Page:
"Now everyone will know, when a driver is down by 10 points, that he needs to pass 11 more cars to take the lead in the point standings," France said. "We (had) a point system that's hard to describe for ourselves. We just thought this was the perfect time ... (to) simplify it so people can follow." (ChicagoBreakingSports)

Noah getting closer to return

Noah and his Bulls teammates are beginning to get excited at the prospect of an early return. Noah is approaching the six-week mark after a surgery that was expected to keep him out of action for 8-12 weeks and though he is not yet ready to return, head coach Tom Thibodeau says he is ahead of schedule.

"The next step will be getting him on the court to do non-contact stuff," Thibodeau said. "He's probably a week or two away from that. Once he can get through the non-contact part of practice, then the next step will be contact in practice. When he gets through that, then he plays. He's still two steps away." (Chicago Tribune)

Morning Update: Bulls prep for Game 4; Cubs won; Sox lost

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AP

Morning Update: Bulls prep for Game 4; Cubs won; Sox lost

Here are some of Saturday's top stories in Chicago sports:

Five Things to Watch: Bulls battle Celtics in Game 4 today on CSN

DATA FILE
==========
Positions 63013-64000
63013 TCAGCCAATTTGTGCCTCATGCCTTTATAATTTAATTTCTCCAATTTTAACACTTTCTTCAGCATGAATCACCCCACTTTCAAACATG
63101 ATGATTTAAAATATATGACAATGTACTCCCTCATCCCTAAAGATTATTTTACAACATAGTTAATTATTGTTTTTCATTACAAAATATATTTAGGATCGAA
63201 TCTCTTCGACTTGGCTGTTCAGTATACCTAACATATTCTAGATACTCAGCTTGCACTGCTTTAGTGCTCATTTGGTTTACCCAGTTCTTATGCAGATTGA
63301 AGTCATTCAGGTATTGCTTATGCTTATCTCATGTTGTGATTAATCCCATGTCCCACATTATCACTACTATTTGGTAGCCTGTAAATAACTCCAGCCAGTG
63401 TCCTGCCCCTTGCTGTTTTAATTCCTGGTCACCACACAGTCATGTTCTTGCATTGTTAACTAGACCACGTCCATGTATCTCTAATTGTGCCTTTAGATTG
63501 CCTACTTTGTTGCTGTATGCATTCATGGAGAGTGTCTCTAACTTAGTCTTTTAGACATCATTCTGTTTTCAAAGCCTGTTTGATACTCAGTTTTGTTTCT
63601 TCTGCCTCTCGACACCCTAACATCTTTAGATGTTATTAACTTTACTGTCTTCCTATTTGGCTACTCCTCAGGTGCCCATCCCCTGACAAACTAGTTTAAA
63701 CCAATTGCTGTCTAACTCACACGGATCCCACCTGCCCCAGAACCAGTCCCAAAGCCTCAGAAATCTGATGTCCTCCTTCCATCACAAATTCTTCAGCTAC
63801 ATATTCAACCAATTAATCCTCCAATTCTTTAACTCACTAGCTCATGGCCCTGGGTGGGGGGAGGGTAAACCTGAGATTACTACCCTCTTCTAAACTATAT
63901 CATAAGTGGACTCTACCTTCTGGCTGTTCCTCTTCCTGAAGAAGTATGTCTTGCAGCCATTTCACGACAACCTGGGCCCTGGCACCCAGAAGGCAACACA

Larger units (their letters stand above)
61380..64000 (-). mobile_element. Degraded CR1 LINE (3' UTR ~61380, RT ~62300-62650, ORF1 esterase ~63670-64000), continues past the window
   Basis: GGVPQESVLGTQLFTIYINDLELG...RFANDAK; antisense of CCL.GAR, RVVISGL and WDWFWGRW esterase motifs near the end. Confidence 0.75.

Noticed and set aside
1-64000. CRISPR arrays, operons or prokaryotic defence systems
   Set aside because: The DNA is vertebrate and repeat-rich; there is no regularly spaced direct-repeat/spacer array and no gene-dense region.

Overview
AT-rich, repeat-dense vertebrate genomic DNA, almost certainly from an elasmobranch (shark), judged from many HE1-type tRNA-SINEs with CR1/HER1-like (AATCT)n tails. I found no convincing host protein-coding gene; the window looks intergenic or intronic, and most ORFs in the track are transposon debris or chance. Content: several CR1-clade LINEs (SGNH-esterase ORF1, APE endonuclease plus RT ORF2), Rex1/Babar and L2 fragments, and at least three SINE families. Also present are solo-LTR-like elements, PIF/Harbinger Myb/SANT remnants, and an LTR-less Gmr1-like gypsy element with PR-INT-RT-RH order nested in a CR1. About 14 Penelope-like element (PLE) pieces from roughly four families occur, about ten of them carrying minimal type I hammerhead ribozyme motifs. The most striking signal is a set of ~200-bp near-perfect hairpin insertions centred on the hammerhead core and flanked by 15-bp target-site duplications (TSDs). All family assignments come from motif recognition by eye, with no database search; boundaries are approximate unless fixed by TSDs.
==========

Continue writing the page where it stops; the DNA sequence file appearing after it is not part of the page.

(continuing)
Preview: Cubs look to sweep Reds on CSN

White Sox scoreless streak hits 23 innings in loss to Indians

No clear options for Fred Hoiberg at point guard

Two days later, Blackhawks still stunned, 'embarrassed' by quick exit

Cubs offense explodes with three home runs in victory over Reds

Stan Bowman 'completely, completely disappointed' with Blackhawks

White Sox prospect Carson Fulmer: 'Our time is coming soon'

Still in mourning, Isaiah Thomas dictates pace, delivers for Celtics

Jacob May gets 'Harambe' off his back with first career hit

Jacob May gets 'Harambe' off his back with first career hit

Jacob May gets 'Harambe' off his back with first career hit

Jacob May earned his first career hit on Saturday night when he singled up in the middle against Cleveland Indians right-hander Carlos Carrasco, ending an 0-for-26 start to his major league career. That lengthy stretch without a hit put a weight on May's back heavier than a monkey, as the cliché usually goes.